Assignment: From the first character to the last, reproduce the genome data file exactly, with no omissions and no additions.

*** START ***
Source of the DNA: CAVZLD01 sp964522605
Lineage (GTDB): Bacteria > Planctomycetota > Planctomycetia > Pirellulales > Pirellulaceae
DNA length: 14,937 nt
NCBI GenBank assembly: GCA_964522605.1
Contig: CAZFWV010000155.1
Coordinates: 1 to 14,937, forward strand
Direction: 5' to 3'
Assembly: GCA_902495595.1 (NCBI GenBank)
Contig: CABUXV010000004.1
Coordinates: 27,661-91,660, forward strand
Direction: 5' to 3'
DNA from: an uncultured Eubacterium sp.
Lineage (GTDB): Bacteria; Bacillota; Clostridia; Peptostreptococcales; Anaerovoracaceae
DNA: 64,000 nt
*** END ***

Source of the DNA: CAVZLD01 sp964522605
Lineage (GTDB): Bacteria > Planctomycetota > Planctomycetia > Pirellulales > Pirellulaceae
DNA length: 14,937 nt
NCBI GenBank assembly: GCA_964522605.1
Contig: CAZFWV010000155.1
Coordinates: 1 to 14,937, forward strand
Direction: 5' to 3'
Assembly: GCA_902495595.1 (NCBI GenBank)
Contig: CABUXV010000004.1
Coordinates: 27,661-91,660, forward strand
Direction: 5' to 3'
DNA from: an uncultured Eubacterium sp.
Lineage (GTDB): Bacteria; Bacillota; Clostridia; Peptostreptococcales; Anaerovoracaceae
DNA: 64,000 nt